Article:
Systematic underestimation of tree branch lengths by Lake's operator metrics: An effect of position-dependent substitution rates

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Abstract

Lake has proposed a method, which he calls 'operator metrics,' for estimating branch lengths (as transversion differences) on an unrooted phylogenetic tree of nucleotide sequences. Examination of published applications of operator metrics reveals that it often assigns branch lengths that sum to less than the observed sequence differences, indicating a substantial systematic bias. The problem occurs in all sets of sequence data examined. It is shown analytically that operator metrics does not yield the claimed estimate of transversion sequence differences when sequence positions differ in their nucleotide substitution rate, in which case the method underestimates tree branch lengths. The site-to-site variations in substitution rate that have been characterized by previous authors are of sufficient magnitude to explain the problems observed in the operator-metrics branch length estimates. Transversion substitutions estimated using Kimura's two-parameter (transition/transversion) model are less subject to this problem and are more consistent with directly observed differences.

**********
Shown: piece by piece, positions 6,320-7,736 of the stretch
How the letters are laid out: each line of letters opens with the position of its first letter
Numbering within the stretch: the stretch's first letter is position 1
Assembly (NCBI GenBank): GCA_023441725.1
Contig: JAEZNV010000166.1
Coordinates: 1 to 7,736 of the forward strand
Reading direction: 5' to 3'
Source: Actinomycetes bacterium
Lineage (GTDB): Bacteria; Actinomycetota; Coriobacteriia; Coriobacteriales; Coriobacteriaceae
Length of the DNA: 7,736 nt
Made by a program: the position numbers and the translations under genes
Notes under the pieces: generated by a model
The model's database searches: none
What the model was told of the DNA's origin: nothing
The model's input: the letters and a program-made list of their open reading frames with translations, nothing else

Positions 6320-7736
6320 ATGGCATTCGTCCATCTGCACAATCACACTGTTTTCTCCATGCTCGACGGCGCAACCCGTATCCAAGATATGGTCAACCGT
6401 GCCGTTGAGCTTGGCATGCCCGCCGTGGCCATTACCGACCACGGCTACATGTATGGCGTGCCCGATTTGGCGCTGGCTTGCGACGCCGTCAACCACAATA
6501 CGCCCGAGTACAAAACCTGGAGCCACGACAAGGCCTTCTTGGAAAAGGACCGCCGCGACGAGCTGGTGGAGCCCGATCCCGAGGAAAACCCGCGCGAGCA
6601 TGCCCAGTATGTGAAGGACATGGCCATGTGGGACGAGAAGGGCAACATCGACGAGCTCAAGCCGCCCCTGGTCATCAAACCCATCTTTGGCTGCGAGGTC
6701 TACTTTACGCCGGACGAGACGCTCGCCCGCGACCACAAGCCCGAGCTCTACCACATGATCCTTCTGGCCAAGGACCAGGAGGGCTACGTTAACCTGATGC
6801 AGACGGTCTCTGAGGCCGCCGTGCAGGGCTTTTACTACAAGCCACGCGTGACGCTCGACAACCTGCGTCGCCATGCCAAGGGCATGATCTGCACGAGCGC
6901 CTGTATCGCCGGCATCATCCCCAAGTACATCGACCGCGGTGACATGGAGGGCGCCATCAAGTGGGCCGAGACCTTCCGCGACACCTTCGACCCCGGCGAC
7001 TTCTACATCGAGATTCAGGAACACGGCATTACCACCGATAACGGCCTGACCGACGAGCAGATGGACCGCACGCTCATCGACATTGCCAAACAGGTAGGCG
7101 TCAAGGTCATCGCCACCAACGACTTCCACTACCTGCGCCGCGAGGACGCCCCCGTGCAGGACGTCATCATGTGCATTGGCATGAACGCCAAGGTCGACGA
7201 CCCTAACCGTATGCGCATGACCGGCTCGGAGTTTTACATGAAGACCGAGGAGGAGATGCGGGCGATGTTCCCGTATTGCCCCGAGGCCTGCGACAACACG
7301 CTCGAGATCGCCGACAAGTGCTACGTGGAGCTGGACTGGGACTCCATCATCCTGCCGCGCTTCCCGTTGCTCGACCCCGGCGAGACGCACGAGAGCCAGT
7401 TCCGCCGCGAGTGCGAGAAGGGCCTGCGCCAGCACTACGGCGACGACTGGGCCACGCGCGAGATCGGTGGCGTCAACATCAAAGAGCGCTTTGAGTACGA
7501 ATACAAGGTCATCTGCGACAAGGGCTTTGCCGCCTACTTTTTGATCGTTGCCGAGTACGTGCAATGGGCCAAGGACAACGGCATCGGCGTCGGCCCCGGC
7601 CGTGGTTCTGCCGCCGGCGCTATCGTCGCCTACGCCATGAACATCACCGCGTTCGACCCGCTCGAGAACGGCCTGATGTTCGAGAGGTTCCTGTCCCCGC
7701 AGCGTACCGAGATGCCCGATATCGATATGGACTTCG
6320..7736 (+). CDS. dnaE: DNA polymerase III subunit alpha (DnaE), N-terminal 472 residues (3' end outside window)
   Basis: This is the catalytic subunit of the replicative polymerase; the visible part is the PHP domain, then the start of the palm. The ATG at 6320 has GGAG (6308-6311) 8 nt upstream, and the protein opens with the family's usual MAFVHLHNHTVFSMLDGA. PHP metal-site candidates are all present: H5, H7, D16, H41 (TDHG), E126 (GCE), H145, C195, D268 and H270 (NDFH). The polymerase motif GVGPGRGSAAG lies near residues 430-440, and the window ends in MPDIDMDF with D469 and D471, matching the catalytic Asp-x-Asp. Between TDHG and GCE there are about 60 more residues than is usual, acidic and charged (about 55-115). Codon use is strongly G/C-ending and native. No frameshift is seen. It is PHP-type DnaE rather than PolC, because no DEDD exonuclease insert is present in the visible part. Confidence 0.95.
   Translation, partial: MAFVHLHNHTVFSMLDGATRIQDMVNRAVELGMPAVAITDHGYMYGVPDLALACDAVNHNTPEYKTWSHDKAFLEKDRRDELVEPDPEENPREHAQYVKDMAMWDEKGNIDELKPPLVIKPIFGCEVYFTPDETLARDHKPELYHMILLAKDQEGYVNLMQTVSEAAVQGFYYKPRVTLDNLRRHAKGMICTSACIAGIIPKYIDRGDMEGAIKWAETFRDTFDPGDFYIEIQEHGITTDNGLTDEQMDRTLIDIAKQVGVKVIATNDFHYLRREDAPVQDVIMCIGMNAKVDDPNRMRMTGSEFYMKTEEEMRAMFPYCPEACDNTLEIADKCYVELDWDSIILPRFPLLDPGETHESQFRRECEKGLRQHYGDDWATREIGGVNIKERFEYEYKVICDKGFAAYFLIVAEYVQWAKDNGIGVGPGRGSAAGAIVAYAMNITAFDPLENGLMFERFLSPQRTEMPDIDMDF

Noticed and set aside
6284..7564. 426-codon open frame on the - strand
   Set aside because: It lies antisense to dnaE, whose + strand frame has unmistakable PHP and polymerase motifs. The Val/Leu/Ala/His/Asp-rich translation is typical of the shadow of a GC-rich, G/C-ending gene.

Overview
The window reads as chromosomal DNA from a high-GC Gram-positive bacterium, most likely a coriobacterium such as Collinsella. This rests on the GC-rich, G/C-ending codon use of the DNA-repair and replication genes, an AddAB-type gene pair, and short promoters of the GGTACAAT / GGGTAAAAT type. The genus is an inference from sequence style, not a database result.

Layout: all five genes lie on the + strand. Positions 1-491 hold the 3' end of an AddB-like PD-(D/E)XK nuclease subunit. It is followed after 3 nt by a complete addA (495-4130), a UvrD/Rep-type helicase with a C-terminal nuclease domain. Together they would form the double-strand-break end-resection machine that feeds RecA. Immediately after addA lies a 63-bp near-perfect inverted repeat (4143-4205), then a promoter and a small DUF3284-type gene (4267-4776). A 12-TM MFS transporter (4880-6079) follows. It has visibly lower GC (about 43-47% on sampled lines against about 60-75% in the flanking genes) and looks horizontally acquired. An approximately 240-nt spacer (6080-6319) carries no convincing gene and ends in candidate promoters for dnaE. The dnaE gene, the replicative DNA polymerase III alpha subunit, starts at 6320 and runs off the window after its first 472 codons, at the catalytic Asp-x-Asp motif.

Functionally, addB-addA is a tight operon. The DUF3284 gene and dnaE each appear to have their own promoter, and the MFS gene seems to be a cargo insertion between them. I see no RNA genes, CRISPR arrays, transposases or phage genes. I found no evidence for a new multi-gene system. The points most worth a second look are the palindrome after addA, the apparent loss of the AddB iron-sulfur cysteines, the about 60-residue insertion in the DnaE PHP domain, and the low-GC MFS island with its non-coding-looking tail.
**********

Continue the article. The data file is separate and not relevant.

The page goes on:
Original languageEnglish (US)
Pages (from-to)592-608
Number of pages17
JournalMolecular biology and evolution
Volume8
Issue number5
StatePublished - Sep 12 1991

Keywords

  • evolutionary assumptions
  • nucleotide sequences
  • transversion substitutions

ASJC Scopus subject areas

  • Ecology, Evolution, Behavior and Systematics
  • Molecular Biology
  • Genetics

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